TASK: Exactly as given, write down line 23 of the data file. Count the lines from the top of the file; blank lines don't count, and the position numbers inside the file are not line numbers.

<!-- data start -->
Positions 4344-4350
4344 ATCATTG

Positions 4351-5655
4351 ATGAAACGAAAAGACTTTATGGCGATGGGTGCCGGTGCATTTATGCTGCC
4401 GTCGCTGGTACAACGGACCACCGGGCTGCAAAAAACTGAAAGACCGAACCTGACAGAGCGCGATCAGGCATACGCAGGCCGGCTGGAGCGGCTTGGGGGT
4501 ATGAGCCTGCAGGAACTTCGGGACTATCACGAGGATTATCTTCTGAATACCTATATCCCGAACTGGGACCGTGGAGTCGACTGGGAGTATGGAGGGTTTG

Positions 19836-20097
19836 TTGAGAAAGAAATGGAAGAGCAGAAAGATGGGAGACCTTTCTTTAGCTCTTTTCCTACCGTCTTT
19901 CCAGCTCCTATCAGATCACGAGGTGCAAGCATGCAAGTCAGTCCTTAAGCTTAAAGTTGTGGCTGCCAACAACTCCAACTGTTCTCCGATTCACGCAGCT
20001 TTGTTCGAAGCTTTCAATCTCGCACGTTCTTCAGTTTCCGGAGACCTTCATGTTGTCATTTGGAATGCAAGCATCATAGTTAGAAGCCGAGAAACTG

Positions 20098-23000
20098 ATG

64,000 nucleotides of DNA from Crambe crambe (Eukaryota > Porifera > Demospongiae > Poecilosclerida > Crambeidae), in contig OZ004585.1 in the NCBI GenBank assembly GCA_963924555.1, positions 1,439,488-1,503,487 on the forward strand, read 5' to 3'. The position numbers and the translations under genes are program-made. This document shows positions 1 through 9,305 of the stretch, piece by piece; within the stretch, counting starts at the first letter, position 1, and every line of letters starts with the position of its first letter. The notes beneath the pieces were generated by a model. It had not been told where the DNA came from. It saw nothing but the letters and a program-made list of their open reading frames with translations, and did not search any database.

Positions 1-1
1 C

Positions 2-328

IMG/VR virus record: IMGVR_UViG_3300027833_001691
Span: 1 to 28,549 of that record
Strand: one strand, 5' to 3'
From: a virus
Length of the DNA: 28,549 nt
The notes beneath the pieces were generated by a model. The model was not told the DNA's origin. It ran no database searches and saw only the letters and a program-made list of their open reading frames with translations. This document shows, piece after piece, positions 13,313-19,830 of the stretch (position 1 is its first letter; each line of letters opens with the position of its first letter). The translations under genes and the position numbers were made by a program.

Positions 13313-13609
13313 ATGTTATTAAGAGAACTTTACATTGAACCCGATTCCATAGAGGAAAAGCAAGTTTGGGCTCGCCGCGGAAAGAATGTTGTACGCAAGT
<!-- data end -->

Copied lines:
Positions 13313-13609